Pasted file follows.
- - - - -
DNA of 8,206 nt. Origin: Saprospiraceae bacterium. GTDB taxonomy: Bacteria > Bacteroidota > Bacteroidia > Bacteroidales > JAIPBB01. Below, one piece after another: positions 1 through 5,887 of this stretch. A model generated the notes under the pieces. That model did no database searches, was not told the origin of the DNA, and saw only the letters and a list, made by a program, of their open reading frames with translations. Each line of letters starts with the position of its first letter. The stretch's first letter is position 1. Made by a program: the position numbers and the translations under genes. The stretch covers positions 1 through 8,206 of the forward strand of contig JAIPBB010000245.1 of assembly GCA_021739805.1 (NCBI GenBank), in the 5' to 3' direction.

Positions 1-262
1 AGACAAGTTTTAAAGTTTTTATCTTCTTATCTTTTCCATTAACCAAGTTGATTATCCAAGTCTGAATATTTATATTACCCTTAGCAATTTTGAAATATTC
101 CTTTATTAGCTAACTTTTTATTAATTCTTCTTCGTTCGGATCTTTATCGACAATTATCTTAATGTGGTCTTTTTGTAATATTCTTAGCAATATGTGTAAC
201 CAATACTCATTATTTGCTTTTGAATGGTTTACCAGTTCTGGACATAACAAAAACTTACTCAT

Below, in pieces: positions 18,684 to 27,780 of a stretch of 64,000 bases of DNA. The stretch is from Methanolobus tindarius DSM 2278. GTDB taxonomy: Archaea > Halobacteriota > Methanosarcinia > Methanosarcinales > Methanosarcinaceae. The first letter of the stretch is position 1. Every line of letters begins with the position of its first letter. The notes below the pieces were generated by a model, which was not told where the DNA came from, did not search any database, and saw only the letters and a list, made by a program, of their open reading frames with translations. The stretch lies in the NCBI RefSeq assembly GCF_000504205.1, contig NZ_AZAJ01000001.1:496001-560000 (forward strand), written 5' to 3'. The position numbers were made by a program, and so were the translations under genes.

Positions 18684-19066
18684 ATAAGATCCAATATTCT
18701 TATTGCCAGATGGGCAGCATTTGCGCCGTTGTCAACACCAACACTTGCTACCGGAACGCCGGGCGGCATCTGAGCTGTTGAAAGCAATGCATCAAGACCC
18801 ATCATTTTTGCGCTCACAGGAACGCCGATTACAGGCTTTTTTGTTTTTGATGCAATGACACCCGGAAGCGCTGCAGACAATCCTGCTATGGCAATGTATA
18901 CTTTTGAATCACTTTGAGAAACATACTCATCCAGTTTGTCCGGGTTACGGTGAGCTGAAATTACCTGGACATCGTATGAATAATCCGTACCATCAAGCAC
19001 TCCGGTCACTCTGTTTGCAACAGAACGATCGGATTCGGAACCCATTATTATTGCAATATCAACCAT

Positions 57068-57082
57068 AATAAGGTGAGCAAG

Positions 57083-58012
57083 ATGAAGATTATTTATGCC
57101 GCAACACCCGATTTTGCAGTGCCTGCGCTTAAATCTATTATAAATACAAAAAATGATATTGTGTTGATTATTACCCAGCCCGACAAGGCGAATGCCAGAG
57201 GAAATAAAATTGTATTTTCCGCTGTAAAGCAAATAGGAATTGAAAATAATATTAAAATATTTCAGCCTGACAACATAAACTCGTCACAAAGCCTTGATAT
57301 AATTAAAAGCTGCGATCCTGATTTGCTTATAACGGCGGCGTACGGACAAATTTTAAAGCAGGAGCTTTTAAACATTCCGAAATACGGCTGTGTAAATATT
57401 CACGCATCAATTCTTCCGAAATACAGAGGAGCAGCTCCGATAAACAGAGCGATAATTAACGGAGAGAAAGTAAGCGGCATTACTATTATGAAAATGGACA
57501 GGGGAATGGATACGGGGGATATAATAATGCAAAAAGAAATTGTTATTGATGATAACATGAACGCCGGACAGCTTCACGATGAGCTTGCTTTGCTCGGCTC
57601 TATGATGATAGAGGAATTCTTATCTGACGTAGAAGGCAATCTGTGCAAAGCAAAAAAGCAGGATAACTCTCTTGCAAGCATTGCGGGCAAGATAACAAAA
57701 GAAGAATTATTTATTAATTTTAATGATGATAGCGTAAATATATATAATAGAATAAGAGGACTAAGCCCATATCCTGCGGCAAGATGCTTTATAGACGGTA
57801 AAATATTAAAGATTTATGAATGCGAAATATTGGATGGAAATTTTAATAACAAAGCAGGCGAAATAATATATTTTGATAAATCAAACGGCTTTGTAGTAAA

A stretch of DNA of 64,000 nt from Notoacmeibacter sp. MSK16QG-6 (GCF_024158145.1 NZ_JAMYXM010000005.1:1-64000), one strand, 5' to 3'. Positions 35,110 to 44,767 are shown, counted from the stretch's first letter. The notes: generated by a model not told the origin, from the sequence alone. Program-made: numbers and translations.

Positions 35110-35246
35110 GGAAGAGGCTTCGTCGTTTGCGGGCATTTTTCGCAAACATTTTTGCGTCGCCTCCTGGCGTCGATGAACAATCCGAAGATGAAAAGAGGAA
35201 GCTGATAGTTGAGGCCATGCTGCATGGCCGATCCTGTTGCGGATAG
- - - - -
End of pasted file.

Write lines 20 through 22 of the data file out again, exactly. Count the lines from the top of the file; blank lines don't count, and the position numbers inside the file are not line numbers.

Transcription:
57401 CACGCATCAATTCTTCCGAAATACAGAGGAGCAGCTCCGATAAACAGAGCGATAATTAACGGAGAGAAAGTAAGCGGCATTACTATTATGAAAATGGACA
57501 GGGGAATGGATACGGGGGATATAATAATGCAAAAAGAAATTGTTATTGATGATAACATGAACGCCGGACAGCTTCACGATGAGCTTGCTTTGCTCGGCTC
57601 TATGATGATAGAGGAATTCTTATCTGACGTAGAAGGCAATCTGTGCAAAGCAAAAAAGCAGGATAACTCTCTTGCAAGCATTGCGGGCAAGATAACAAAA